Reform Scotland News: 17 October 2013


All newspaper references refer to Scottish editions. Where there is a link to a newspaper’s website, the relevant page reference is highlighted and underlined.

In addition to the newspaper stories outlined below, further news coverage can be found online at BBC News Scotland, STV News and Sky News



Grangemouth: Alex Salmond has reportedly given his assurances that there are contingency measures in place to prevent petrol stations running dry due to the shut down at Grangemouth refinery, which include the shipping in of supplies. (Herald page 1, Telegraph page 1, Scotsman page 1, Times page 1, Daily Express page 4, Daily Record page 8, Sun page 2, Daily Mail page 1, Guardian page 29, Press and Journal page 11, Courier page 1)

Royal Mail Strike: Postal workers have voted in favour of a one-day strike over concerns linked to the privatisation of the Royal Mail. (Herald page 2, Telegraph page 4, Scotsman page 9, FT page 2, Daily Express page 13, Daily Mail page 2, Guardian page 28, Press and Journal page 17)

Prisoner voting: A bid by prisoners to be allowed to vote while serving their sentence has been vetoed by the Supreme Court, but the court failed to rule that a blanket ban is lawful. (Press and Journal page 16, Daily Mail page 10, Courier page 16)

SNP conference:  A new mobile phone app dubbed ‘Yesmo’ is to be launched at the SNP conference.  The app will allow door-knocking activists to refer voters’ questions and concerns straight back to Yes Scotland’s HQ. (Herald page 6, Times page 4, Press and Journal page 12, Courier page 24)

Independence:  EU leaders have been accused of being biased against an independent Scotland, after downplaying an independent Scotland’s right to membership and suggesting it will be compelled to join the Euro and pay more towards the EU budget. (Herald page 6, Scotsman page 7, Press and Journal page 13, Courier page 17)

Ian Macwhirter comments in the Herald that the SNP needs to be seen to be thinking progressively, and should ‘be bold’ by holding a cross-party pre-referendum national convention to map the way forward after a Yes vote.

SNP members have been warned that they should not ‘delude themselves’ that they are winning the independence campaign, and Alex Salmond has been accused of having a ‘bunker mentality’ over criticisms and failings. (Telegraph page 8)

Alan Cochrane comments in the Telegraph that Alex Salmond will need more than applause from his followers to win the battle, and that while his party rank-and-file may cheer loudly, separation remains unpopular.

Bill Jamieson comments in the Scotsman that securing a Yes vote is not the only challenge facing the SNP at the moment, and that there are troubling questions lying beneath its main objective of independence.

James Mitchell comments in the Guardian that it is possible that the SNP can still win the referendum campaign if they can convince Scots that they will protect the welfare state.

Gaelic: The Scottish government has announced £350,000 of additional funding for MG Alba to boost the spread of the Gaelic word. (Scotsman page 19, Daily Mail page 29)

Press regulation: Conservative minister Nick Boles has attacked plans to regulate the press by saying that newspapers should refuse to cooperate with the Royal Charter and mount a legal challenge. (Daily Mail page 8)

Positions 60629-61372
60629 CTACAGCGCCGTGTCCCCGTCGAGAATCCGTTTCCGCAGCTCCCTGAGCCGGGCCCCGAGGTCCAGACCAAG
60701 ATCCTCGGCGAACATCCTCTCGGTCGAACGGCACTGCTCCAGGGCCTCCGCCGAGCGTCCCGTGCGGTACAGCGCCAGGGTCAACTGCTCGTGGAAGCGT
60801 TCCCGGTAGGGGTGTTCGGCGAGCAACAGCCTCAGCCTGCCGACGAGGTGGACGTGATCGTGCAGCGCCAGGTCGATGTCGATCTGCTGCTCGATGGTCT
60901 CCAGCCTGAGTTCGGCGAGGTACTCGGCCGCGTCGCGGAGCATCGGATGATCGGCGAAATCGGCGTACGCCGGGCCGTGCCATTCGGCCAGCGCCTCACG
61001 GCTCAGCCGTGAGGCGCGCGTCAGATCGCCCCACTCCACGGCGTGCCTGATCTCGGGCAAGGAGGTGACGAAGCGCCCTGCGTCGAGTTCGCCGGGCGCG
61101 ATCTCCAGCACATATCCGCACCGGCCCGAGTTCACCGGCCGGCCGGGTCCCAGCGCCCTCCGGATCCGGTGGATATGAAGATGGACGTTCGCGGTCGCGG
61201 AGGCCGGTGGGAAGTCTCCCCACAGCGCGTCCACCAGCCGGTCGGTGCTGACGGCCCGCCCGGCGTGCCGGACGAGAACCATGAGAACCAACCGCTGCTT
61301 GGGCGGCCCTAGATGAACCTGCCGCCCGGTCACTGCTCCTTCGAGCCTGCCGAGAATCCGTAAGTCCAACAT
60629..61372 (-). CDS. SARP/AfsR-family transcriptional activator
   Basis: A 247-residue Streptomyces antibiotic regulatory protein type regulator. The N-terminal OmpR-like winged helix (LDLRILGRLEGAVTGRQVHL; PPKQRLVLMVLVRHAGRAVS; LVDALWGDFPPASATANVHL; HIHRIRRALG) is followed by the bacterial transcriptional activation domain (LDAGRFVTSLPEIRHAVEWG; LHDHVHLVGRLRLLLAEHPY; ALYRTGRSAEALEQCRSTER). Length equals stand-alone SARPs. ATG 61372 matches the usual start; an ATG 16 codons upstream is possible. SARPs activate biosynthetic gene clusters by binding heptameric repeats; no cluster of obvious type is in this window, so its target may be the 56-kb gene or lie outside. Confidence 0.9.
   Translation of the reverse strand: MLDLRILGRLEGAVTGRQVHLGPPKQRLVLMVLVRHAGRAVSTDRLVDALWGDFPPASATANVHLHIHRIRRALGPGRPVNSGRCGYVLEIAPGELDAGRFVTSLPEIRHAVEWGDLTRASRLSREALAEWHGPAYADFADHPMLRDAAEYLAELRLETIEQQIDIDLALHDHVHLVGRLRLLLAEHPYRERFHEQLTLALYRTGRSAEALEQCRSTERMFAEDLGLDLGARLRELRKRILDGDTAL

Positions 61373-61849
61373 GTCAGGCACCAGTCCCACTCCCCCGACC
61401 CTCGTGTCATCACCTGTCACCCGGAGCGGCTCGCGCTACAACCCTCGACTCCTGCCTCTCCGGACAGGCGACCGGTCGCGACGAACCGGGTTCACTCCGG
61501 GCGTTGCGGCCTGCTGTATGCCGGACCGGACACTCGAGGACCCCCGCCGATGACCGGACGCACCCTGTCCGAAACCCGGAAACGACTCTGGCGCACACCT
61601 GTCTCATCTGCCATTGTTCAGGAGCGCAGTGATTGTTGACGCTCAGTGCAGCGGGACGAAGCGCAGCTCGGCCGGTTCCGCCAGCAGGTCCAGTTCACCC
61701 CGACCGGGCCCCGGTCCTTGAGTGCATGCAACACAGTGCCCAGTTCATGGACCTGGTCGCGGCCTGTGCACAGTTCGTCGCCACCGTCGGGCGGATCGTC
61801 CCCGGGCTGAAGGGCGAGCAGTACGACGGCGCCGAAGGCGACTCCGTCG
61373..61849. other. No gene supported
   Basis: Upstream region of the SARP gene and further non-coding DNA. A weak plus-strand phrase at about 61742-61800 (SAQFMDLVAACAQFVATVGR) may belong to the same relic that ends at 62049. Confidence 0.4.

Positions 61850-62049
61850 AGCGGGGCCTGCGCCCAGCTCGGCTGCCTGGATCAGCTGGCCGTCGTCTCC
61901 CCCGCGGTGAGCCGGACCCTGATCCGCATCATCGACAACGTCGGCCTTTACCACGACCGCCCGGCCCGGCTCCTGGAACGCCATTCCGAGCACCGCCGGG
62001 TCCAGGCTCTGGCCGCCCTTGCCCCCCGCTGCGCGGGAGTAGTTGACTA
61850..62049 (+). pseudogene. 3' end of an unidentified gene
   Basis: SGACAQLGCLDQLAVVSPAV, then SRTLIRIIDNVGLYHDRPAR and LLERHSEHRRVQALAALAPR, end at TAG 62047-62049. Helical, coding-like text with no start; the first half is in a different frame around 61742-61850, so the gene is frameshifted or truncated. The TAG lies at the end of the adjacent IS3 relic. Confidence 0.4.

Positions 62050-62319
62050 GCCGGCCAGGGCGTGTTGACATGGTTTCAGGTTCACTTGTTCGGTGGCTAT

Employment: Official statistics show that levels of employment in Scotland have reached their highest level in five years. (Herald page 11, Telegraph page 5, Scotsman page 1, Times page 4, FT page 24, Daily Express page 2, Daily Mail page 19, Guardian page 7, Press and Journal page 34, Courier page 18)

Fisheries: Rural Affairs Minister Richard Lochhead is in Luxembourg to argue against EU plans to cut the amount of days fisherman can spend at sea, claiming that the measures will ‘cripple’ Scotland’s fishing industry. (Daily Mail page 24, Press and Journal page 15)

Wind turbines: the SNP have decided to ignore a ruling by a senior judge against the spread of wind farms because they believe that the turbines are in Scotland’s “national interest”. (Telegraph page 12)

Fracking: The British Geological Survey (BGS) are to begin work on estimating the amount of shale gas in the Central Belt. (Times page 5, Daily Express page 2, Daily Mail page 12, Courier page 22)



University and College Union:  The UCU has called for higher education in Scotland to be paid for mostly through general taxation, and that immigration caps for students and teachers should be lifted. (Herald page 6, Scotsman page 7)



Asbestos:  Asbestos Action Tayside has expressed concerns after it was revealed that the number of asbestos-related hospital admissions has increased by a third in the last five years. (Herald page 3)



National Crime Agency: Deputy chief constable Iain Livingstone has expressed concerns about the lack of clarity over the Scottish remit of the new National Crime Agency. (Herald page 1)



Prestwick Airport:  Helen McArdle comments in the Herald that the Scottish Government’s rationale in stepping in to save the airport was sound, but is unsure whether pumping public money in to it long-term is a viable option.

Michael Kelly comments in the Scotsman that the only sensible reason for taking on Prestwick Airport is to shut it down in an orderly fashion, and that the airport under public ownership will serve no other purpose but to divert resources from a more sensible central hub solution.